Maine will vote on a plan to replace the state’s two investor-owned electric companies with a statewide nonprofit utility, a proposal supporters describe as an unprecedented potential climate solution.
If it passes, Question 3 on the Nov. 7 Maine ballot will tee up the sale of the current utilities’ electric transmission and distribution systems to a new company called Pine Tree Power. It would have an explicit mandate to help Maine meet its climate goals and would be partly governed by a publicly elected board. How an electric utility is owned—whether it’s by shareholders or the public—may not be the single most important factor in the energy transition, experts say, but it can have a big effect on public trust and regulatory accountability. Both are seen as key to a speedy, equitable transition to cleaner energy.
These issues have been at the heart of Maine’s fiery debate over the creation of Pine Tree Power. The proposed company would be the country’s first statewide consumer-owned utility created by a public vote. It would be similar to municipal power companies or cooperatives that serve about a quarter of Americans.
Proponents describe Pine Tree Power as a locally-led alternative to the high rates, poor reliability and customer service issues that have plagued the state’s incumbent utilities in recent years. Central Maine Power, or CMP, the larger of the two, is owned by Connecticut-based Avangrid and, in turn, energy giant Iberdrola of Spain. The smaller Versant Power is owned by Enmax and the Canadian city of Calgary.
National environmental groups like 350 and the Sierra Club have endorsed Maine’s Question 3 as a big but necessary leap away from these for-profit corporations and into a new way of creating a climate-ready power grid—a model they hope other states will follow if it succeeds in Maine.
Campaign groups solely funded by CMP and Versant’s parent companies have poured more than $24 million into political ads and mailers opposing Question 3, outspending supporters nearly 30 to 1. They claim that years of litigation could follow Pine Tree Power’s approval, delaying climate progress.
“When we should be investing in the grid, and we should be integrating renewables… we’re going to be fighting in court,” said David Littell, an attorney representing Versant Power. “If the bank shows up and says they’re going to take your house… you’re not going to put solar panels on your house.”
The utilities have also stressed uncertainty on the costs of the buyout, including on their own potential sale price and the ensuing public debt the new utility would take on at its outset. Economic analyses suggest that the utilities’ sale price may determine whether rates will rise in the early years of Pine Tree Power.
Even then, these analyses say rates would be expected to fall in the long term—largely because the new utility would be required to charge customers only for the “cost of service,” collecting a far lower rate of return on its investments as compared to an investor-owned utility.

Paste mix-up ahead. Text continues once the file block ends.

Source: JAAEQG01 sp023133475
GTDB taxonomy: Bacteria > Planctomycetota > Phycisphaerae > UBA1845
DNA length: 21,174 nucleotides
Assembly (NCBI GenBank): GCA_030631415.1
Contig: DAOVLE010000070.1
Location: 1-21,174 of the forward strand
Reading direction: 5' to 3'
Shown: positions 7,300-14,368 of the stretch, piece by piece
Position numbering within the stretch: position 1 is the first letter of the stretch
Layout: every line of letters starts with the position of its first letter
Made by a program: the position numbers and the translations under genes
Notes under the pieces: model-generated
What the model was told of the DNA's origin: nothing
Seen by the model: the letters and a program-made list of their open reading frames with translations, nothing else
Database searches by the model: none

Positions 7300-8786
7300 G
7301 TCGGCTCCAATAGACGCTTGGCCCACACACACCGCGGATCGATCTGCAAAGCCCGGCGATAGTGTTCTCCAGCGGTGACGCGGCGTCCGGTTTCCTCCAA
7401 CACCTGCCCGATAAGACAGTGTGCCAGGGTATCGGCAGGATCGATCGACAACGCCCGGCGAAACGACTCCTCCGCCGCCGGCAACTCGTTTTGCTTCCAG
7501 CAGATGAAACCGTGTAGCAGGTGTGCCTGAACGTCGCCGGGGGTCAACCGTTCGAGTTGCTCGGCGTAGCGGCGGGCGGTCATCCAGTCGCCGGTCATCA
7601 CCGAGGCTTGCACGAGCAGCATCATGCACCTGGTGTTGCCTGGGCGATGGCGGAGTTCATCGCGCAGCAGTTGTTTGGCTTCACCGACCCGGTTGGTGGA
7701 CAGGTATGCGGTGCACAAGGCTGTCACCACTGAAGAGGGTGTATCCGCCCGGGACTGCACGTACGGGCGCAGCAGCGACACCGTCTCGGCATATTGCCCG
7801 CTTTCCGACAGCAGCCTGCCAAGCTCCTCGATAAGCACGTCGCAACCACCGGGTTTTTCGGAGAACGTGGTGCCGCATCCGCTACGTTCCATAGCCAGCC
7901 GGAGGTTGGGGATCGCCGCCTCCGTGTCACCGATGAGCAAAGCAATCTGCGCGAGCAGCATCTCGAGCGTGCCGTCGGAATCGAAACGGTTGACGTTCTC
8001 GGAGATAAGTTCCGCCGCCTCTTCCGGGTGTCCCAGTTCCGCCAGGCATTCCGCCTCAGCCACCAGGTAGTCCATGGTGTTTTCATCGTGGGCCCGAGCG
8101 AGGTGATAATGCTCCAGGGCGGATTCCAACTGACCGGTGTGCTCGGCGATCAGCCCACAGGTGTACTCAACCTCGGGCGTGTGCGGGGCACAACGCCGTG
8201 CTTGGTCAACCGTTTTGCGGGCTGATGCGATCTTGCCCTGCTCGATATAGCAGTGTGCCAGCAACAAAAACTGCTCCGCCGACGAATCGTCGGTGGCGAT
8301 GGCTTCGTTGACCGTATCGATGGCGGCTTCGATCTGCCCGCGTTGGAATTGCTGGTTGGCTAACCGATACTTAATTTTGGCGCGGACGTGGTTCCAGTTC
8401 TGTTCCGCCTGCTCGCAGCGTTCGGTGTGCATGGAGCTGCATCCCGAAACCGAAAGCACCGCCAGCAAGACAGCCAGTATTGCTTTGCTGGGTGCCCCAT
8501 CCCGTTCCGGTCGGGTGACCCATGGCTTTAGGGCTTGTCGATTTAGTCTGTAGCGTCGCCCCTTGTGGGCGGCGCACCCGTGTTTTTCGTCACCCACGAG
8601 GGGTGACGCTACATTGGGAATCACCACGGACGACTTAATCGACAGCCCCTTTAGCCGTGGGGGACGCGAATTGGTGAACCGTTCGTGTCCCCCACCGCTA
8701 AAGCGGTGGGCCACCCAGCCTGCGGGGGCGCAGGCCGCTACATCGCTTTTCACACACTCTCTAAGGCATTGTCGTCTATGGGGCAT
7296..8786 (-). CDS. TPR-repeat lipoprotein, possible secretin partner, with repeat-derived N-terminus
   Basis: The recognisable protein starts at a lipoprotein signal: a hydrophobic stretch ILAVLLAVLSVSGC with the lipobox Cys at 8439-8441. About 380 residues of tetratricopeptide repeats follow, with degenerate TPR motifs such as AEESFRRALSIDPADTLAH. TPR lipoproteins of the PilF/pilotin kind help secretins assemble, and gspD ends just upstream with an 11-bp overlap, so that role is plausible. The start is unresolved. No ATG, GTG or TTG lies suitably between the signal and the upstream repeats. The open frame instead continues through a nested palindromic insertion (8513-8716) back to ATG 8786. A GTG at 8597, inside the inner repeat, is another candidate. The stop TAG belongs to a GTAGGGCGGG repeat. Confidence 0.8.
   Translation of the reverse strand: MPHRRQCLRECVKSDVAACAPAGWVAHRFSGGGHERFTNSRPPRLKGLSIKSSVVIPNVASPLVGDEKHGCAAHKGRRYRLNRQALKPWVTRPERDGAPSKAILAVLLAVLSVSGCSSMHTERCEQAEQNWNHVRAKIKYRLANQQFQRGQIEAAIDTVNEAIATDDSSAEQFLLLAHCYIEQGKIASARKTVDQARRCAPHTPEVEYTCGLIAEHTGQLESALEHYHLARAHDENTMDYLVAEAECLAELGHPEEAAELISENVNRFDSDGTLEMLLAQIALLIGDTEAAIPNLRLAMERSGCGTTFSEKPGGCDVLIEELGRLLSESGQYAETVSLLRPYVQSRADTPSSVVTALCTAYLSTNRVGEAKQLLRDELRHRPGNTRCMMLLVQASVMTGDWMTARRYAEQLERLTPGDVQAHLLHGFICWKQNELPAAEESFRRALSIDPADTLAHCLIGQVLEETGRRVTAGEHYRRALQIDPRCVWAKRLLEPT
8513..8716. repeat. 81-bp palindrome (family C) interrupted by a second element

Seth Berry, a former Democratic state representative, authored the original Pine Tree Power proposal that passed the Maine legislature in 2021 before it was vetoed by Gov. Janet Mills, a Democrat. At a gathering of climate activists in Winslow, Maine, in August, Berry said grid upgrades needed to meet the challenges of climate change will be inherently cheaper and easier under a utility that isn’t entitled to make a profit.
“The menu of options doesn’t include ‘let’s write a bigger check to our overseas shareholders.’ You take that off the table, and you can really focus on what counts here in Maine,” Berry said. “Where we do all depend on the grid, those bread-and-butter things like rates and reliability really matter.”
Maine’s Office of the Public Advocate, which acts as an ombudsman for residential utility customers, has not taken a position on the Pine Tree Power proposal. In a recent fact sheet, they said it’s possible the new utility could be more aggressive on climate change, or could be “constrained” by political pressure to avoid climate-friendly investments that could increase costs for customers.
Rachel Gold leads work on business model reform in the carbon-free electricity program at RMI, formerly known as the Rocky Mountain Institute, a clean energy think tank. She said public trust in more “basic” parts of electricity service, such as costs, outages and billing, can create more “social license” for utilities and states to forge ahead on climate solutions.
“We need to do decarbonization in a way that is equitable and affordable and maintains reliability,” Gold said. “In the case of Maine, that’s a place where poor performance on some of those metrics may have implications for the speed of decarbonization.”
Maine’s fraught relationship with its current utilities has already had ramifications for that effort. In recent years, CMP faced investigation and a $10 million fine for mismanaging customer bills, and strong public pushback to a transmission line it proposed to bring Canadian hydropower onto the New England grid.
About 60 percent of Mainers voted to try to block the project in 2021. The state Supreme Court ultimately ruled that construction could proceed—but the broader law that the voter initiative enacted will create new hurdles for future, similar power line projects.